‘Luther’s merit was not the heroism of his conscience, but the rediscovery of a new conscience beyond the natural, and beyond the institutional – whether canonical in the Church, or civil in the State. He found a conscience higher and deeper than the natural, the ecclesiastical, or the Political – the individual, the canonical, or the civil; more royal than culture, clergy, or crown. He found a conscience within the conscience. He found anew the evangelical conscience, whose ideal is not heroism at all, but the humility and obedience of the conscience itself, its lostness and its nothingness except as rescued and set on its feet by Christ, in whom no man is a hero, but every man a beggar for his life’. – Peter T. Forsyth, Rome, Reform and Reaction: Four Lectures on the Religious Situation (London: Hodder & Stoughton, 1899), 121.
Forsyth is aware that Christianity’s concern is not with the self-assertion or self-glorification of human nature, but with the redemption and reconstituting of wills. The conquered conscience recognises this ‘Another, greater and better … Who comes to us, gives Himself to us’ in such a way that we are enabled, in faith, to give ourselves to, and find ourselves in, him. There is, Forsyth avers, no higher relation possible to human persons. However, although faith consoles the conscience, it does not necessarily follow that the testimony of the gospel and the feeling of the conscience enter into some sort of harmony in faith. In fact, as Zachman notes in his brilliant study (The Assurance Of Faith: Conscience In The Theology Of Martin Luther And John Calvin), ‘in the experience of tribulation (Anfechtung), the opposition between the Word of God and the feeling of the conscience is intensified’ (p. 63; see also pp. 63-8, 80-7, 151, 182, 192, 198-203, 210-23, 226, 246). This is because, as Forsyth notes, the unconquerable relationship between conscience and Conscience entails the acquisition of a new and final authority:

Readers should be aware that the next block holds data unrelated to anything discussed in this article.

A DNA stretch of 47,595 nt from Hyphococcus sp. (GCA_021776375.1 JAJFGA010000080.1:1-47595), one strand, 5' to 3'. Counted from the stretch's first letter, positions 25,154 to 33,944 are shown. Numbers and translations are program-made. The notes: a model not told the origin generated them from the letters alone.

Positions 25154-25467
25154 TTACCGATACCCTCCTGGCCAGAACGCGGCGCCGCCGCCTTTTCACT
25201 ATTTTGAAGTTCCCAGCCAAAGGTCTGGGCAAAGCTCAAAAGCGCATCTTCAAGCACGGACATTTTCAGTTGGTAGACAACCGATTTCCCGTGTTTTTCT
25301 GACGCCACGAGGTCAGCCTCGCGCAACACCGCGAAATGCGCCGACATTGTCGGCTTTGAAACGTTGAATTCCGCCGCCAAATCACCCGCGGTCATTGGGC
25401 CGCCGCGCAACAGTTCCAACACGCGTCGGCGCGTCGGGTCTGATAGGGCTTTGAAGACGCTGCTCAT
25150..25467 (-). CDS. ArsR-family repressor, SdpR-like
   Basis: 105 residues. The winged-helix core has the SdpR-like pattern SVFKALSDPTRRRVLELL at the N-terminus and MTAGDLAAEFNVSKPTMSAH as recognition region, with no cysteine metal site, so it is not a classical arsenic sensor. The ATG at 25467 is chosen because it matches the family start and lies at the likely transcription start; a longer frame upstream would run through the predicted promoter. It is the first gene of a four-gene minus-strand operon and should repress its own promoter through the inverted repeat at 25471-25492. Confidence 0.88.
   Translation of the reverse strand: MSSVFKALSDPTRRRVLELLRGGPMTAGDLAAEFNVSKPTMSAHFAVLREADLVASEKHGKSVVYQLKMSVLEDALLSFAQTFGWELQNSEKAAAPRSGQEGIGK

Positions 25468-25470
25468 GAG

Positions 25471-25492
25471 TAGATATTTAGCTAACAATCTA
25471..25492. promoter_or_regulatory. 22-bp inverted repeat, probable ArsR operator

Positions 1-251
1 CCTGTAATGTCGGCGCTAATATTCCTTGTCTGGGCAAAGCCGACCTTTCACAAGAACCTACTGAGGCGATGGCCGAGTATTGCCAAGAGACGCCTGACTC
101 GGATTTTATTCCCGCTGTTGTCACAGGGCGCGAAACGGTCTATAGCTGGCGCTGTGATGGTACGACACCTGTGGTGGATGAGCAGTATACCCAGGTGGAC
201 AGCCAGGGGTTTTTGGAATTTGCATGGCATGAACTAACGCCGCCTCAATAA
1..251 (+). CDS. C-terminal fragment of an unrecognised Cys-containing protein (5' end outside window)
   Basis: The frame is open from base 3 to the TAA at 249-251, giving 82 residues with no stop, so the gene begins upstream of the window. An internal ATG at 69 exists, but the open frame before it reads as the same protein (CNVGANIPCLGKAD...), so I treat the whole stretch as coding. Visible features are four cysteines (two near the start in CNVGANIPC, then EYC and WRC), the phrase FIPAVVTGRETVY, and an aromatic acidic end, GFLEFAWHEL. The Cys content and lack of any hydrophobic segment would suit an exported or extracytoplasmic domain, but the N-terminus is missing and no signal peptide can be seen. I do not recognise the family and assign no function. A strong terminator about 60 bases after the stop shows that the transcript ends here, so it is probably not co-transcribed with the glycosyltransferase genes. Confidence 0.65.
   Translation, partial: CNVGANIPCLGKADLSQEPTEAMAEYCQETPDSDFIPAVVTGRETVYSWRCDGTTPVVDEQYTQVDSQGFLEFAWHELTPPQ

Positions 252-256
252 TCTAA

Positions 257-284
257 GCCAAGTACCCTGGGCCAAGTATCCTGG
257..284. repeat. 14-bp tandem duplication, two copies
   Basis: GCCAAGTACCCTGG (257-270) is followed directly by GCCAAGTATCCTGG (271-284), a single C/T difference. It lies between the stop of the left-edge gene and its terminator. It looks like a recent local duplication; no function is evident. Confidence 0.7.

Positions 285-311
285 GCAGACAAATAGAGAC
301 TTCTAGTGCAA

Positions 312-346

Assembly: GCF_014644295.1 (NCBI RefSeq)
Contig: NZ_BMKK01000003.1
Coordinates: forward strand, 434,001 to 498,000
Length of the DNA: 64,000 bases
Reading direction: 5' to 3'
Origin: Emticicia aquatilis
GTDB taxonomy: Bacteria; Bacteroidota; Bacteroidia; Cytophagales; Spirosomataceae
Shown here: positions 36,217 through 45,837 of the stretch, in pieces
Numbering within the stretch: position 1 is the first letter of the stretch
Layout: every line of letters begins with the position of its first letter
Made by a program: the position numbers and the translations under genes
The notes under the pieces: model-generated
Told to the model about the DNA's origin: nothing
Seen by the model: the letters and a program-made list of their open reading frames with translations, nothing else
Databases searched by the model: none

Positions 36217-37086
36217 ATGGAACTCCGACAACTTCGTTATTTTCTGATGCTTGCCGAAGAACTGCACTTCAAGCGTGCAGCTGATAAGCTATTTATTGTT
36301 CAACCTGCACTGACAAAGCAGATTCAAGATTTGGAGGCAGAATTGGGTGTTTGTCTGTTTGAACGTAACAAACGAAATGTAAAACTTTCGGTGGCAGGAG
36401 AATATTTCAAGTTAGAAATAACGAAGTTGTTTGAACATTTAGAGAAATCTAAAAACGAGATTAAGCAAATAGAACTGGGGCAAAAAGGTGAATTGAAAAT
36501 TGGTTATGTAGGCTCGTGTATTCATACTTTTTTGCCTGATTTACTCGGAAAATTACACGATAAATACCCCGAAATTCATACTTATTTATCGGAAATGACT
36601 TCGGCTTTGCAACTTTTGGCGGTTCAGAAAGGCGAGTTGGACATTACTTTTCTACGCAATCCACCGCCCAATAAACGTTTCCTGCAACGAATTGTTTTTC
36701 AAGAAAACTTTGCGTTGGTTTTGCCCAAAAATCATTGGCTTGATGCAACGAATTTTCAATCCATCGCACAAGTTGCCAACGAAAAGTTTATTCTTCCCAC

The prime question of religion is not, “How do I stand to the spiritual universe?” but “How shall I stand before my Judge?” The last authority must be the authority owned by the conscience, and required by the sinful, guilty conscience of a race. It is the authority of a Saviour … One whose absolute property we are … It is the authority of the moral absolute, of the holy, which stands over us and changes us from self-satisfaction to self-scrutiny, self-knowledge, and self-humiliation in the presence of the righteousness loving and eternal. (Peter T. Forsyth, The Principle of Authority in Relation to Certainty, Sanctity and Society: An Essay in the Philosophy of Experimental Religion (London: Independent Press, 1952) 303-4; cf. pp. 400; Peter T. Forsyth, The Preaching of Jesus and the Gospel of Christ (Blackwood: New Creation Publications, 1987) 55-6.)